Iron Age defended settlement called Roborough Castle

Overview

Heritage Category: Scheduled Monument

List Entry Number: 1003281

Date first listed: 13-May-1949

Location Description: Legacy Record - This information may be included in the List Entry Details.

Map

Ordnance survey map of Iron Age defended settlement called Roborough Castle
© Crown Copyright and database right 2018. All rights reserved. Ordnance Survey Licence number 100024900.
© British Crown and SeaZone Solutions Limited 2018. All rights reserved. Licence number 102006.006.
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Location

Location Description: Legacy Record - This information may be included in the List Entry Details.

The building or site itself may lie within the boundary of more than one authority.

County: Devon

District: North Devon (District Authority)

Parish: Lynton and Lynmouth

National Park: EXMOOR

National Grid Reference: SS 73060 45988

Summary

Legacy Record - This information may be included in the List Entry Details.

Reasons for Designation

During the Iron Age a variety of different types of settlement were constructed and occupied in south western England. At the top of the settlement hierarchy were hillforts built in prominent locations. In addition to these a group of smaller sites, known as defended settlements, were also constructed. Some of these were located on hilltops, others in less prominent positions. They are generally smaller than the hillforts, sometimes with an enclosed area of less than 1ha. The enclosing defences were of earthen construction. Univallate sites have a single bank and ditch. At some sites these earthen ramparts represent a second phase of defence, the first having been a timber fence or palisade. Where excavated, evidence of stone- or timber-built houses has been found within the enclosures, which, in contrast to the hillfort sites, would have been occupied by small communities, perhaps no more than a single family group. Defended settlements are a rare monument type. They were an important element of the settlement pattern, particularly in the upland areas of south western England, and are integral to any study of the developing use of fortified settlements during this period. Despite reduction in the height of the rampart and disturbance to the interior through cultivation and some limited quarrying in the south western part of the enclosure, Roborough Castle survives comparatively well and will contain important archaeological and environmental evidence relating to its construction, use and landscape context.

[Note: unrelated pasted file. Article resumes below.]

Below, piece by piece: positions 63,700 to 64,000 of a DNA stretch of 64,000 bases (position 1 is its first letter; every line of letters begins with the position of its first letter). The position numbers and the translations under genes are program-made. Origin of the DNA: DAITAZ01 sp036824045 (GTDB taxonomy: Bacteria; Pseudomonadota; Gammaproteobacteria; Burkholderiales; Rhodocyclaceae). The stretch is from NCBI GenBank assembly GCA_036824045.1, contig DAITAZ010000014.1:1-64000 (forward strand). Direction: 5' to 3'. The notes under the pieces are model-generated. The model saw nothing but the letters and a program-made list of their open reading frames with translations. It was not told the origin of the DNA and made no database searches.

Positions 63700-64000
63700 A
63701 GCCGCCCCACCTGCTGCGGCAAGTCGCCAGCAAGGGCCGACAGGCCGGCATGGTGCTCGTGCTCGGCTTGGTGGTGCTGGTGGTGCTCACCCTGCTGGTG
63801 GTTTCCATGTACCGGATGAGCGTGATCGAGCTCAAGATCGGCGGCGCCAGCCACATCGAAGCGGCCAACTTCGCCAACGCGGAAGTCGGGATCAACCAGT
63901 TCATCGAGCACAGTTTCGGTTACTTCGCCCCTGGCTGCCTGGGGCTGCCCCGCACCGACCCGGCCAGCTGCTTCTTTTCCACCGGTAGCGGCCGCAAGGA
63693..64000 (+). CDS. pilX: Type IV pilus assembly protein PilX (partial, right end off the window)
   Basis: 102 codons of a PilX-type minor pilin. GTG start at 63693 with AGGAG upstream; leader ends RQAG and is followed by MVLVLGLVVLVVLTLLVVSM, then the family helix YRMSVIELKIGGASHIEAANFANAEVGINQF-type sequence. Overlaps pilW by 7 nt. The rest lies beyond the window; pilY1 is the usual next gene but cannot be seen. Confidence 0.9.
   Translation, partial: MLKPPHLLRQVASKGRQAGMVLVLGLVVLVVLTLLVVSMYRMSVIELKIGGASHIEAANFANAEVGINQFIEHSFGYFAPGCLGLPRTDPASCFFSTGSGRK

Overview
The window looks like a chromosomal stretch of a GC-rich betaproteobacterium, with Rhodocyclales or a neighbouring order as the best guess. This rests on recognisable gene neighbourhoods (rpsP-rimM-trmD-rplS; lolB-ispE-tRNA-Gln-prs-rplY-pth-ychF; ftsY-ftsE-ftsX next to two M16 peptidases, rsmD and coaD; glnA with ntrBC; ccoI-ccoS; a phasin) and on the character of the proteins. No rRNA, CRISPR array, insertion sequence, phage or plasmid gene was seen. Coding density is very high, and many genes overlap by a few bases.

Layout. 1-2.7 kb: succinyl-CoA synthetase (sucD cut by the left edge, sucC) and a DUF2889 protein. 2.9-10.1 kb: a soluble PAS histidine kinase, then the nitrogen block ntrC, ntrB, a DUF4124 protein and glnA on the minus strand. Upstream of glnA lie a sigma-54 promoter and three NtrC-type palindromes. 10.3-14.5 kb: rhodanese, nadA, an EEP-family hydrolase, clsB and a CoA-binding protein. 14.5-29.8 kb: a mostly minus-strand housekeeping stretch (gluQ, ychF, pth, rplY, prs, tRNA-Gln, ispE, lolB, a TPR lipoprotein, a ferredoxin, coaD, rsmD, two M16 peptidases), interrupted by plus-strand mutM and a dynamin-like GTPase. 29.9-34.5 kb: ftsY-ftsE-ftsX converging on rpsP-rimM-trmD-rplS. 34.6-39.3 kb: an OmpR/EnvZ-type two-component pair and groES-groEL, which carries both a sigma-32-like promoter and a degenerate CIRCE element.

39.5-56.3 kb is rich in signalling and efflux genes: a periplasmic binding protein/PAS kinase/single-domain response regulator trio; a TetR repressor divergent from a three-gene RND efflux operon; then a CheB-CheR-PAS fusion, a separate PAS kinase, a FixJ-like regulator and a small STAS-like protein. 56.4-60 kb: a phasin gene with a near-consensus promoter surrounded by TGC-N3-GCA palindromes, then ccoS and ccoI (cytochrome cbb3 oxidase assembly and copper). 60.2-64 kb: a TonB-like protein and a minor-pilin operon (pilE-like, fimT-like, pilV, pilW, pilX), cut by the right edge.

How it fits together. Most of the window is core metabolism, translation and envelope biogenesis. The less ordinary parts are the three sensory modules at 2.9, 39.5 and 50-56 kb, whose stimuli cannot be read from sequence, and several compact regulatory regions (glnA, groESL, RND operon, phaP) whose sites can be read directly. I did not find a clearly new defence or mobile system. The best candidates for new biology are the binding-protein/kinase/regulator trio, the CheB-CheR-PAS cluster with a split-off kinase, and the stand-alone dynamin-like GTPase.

History

Legacy Record - This information may be included in the List Entry Details.

Details

This monument includes an Iron Age defended settlement known as Roborough Castle situated on a hill slope overlooking the valley of Hoaroak Water. The defended settlement survives as an oval enclosure measuring up to 70 m long by 64m wide internally defined by a single rampart and partially buried outer ditch. The rampart bank is up to 1.7m high and the ditch up to 4.3m wide and 0.6m deep. There is a simple gap entrance to the south east. There are two low irregular shaped platforms in the centre of the enclosure. The defended settlement is shown on the 1840 Tithe map and annotated 'Danish Fort'.

Sources: NMR:-SS74NW13 PastScape Monument No:-35176

Legacy

The contents of this record have been generated from a legacy data system.

Legacy System number: DV 242

Legacy System: RSM - OCN

End of official listing